In my last article 10 Reasons to Hire a Part-Time Chief Innovation Officer, I looked at the reasons why an organization might want to hire someone part-time to lead their innovation efforts (a follow-up to my previous post Hiring the Right Chief Innovation Officer).
Now I’d like to explore the idea of a fractional employee in a much broader context with you. A few years ago in my popular white paper Harnessing the Global Talent Pool to Accelerate Innovation commissioned by Innocentive, I introduced the idea of building a global sensing network along with other ways that companies can reach outside their four walls to speed up their ability to innovate. I have continued since then to hypothesize that successful organizations of the future will possess more porous boundaries, becoming less like castles keeping everything inside their walls and more like atoms, freely combining with other atoms to form the molecules the market requires just-in-time.
Purpose and Passion
One of the key tenets of this belief is that purpose and passion are the key to unlocking the full potential of any human, and that inherently companies do a very job of unlocking either in their quest to match resumes with job descriptions.
In an effort to develop and retain employees, and fill discrete project needs, some companies are reaching beyond the job description to try and tap into more of the knowledge, skills, and abilities of the people they hire. One way this happens is through HR initiatives like the internal internships at Cisco, where a Finance employee with an interest or passion for marketing, could do an internal internship in Marketing, spending a small number of hours each week working on a discrete project with a resource need.
Outside of the organization, there are an increasing number of avenues for employees to use their un-tapped knowledge, skills, and employees to satisfy their quest for passion and purpose. These include challenge driven marketplaces for both crowdsourcing and open innovation, places like Innocentive, 99 Designs, Idea Connection, Crowdspring, and others.
Traveling the Hyperloop Ten Hours a Week
But now, we are starting to see direct to talent (DTT) models emerge. The latest example of the fractional employee model comes from Dirk Ahlborn of Hyperloop Transportation Technologies (HTT), rethinking how companies are built in the first place. Instead of hiring full-time, salaried employees, Ahlborn has decided to crowdsource the labor to part-time workers and offer stock options in lieu of salary, successfully attracting about 450 workers, based in more than a dozen countries, moonlighting from organizations like NASA and Boeing.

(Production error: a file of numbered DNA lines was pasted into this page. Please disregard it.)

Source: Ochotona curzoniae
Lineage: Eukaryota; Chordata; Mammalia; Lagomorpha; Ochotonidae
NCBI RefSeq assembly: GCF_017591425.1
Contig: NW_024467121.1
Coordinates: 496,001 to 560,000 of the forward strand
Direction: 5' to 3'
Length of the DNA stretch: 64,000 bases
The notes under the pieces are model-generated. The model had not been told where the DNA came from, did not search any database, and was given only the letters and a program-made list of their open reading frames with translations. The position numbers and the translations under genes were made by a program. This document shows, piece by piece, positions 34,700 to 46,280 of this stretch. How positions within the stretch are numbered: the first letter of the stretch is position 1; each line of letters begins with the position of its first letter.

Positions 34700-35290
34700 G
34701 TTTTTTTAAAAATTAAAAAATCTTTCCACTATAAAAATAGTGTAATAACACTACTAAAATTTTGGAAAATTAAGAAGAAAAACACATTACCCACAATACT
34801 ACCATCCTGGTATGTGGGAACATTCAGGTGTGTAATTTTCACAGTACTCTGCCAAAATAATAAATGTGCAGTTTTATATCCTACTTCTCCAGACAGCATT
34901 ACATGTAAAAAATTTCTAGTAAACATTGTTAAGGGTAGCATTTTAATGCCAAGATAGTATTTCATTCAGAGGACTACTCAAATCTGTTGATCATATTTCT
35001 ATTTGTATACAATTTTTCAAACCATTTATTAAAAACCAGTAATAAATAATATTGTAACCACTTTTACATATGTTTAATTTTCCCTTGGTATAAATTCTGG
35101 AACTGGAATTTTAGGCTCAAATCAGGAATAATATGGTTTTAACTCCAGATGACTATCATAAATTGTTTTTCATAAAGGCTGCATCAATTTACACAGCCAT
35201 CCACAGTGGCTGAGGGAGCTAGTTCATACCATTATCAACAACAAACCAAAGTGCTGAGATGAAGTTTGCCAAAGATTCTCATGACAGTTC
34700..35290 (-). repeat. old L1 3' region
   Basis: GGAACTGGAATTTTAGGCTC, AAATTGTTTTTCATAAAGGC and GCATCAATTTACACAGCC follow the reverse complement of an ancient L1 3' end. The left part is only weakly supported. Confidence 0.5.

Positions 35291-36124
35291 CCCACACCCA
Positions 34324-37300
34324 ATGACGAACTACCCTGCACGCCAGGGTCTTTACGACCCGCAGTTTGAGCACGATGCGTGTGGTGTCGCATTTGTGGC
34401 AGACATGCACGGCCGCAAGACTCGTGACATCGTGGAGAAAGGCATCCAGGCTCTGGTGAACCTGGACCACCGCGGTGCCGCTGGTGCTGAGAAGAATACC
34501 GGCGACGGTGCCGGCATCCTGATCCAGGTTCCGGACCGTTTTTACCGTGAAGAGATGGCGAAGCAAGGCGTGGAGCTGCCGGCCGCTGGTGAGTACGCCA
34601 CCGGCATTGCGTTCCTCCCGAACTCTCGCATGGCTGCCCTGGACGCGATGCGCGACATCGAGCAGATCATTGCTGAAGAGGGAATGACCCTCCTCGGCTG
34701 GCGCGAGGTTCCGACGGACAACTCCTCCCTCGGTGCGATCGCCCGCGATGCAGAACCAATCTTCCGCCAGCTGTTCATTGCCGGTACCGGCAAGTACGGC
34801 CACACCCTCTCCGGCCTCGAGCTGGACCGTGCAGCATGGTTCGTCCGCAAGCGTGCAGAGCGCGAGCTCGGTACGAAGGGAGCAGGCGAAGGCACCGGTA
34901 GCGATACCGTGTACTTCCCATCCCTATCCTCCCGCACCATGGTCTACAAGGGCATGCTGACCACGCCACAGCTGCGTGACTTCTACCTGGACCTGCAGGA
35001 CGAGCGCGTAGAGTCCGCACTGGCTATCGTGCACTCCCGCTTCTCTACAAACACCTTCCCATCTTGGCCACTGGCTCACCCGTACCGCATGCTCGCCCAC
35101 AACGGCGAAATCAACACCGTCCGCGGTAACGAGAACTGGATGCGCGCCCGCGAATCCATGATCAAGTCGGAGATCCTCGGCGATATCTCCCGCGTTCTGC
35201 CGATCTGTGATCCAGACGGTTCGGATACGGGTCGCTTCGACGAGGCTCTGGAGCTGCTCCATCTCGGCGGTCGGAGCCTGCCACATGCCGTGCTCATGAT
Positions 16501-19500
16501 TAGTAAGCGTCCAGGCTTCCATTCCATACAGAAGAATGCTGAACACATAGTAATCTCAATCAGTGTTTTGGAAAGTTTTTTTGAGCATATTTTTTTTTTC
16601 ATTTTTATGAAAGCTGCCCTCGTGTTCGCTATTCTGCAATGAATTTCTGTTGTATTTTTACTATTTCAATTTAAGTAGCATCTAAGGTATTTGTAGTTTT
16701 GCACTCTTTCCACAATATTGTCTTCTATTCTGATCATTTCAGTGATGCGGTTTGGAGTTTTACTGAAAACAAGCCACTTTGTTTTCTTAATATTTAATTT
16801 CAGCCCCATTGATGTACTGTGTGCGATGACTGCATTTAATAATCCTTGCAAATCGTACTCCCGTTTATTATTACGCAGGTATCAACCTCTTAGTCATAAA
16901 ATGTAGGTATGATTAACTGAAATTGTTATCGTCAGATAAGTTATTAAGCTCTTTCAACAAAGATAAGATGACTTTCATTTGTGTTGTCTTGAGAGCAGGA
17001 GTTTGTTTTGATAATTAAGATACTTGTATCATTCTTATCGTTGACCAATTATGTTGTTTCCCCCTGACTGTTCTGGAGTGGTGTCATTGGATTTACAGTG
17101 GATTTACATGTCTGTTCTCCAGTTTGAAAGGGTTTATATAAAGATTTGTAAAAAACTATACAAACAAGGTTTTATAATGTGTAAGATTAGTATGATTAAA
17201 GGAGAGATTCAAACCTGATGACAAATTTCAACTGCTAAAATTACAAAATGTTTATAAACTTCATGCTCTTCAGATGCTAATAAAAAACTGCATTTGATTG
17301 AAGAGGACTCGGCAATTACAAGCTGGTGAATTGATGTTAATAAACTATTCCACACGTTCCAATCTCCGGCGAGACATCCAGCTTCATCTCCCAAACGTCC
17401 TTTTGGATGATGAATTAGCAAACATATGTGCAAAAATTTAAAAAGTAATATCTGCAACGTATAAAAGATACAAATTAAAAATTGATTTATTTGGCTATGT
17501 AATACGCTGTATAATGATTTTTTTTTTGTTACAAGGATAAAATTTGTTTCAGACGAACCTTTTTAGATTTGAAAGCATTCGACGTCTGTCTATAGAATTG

HTT requires crowdsourced labor to commit to a 10-hour workweek to be eligible for stock. “The guys are working for stock options — they’re doing 10 times better job [than paid employees],” says Dirk Ahlborn.
Companies like Aecom, one of the world’s largest engineering design firms, are joining individuals in participating in the potentially “transformative” project, as a way to get employees executing mundane projects for the company to also get excited about building something new.
“I always tell everyone it’s a marathon, not a sprint,” Ahlborn says. With 450 workers accumulated over the past couple of years and growing, Ahlborn adds, “It is becoming a movement.”
The Way Forward
From internal internships, to challenge-driven external innovation, to crowdsourced projects, to fractional employee initiatives, the world of work is changing as companies seek to accelerate to match the pace of continuous change and the continuous innovation expectations that come along with it.
If we go back to the Organization of the Future graphic above, you’ll see that job descriptions often overlap not just with employee knowledge, skills, and abilities but those of customers, partners, suppliers, and other employees as well.
Organizations seeking to increase their organizational agility will not only use tools like the Change Planning Toolkit™ but will also change their thinking about how they get work do
ne and will do a better job of recognizing when and where to tap into the abilities of other employees, partners, suppliers, and even customers to achieve the outcomes that will allow them to continue to surprise and delight their customers, clients, or constituents.
And this means embracing a fractional employee future.
Are you ready?
Sources: Innovation Excellence, MSN
P.S. If you’re looking to hire a Chief Innovation Officer (an Innovation Enablement Leader) on a full-time or part-time basis, drop me an email and I can either tackle the role or find someone else who can!
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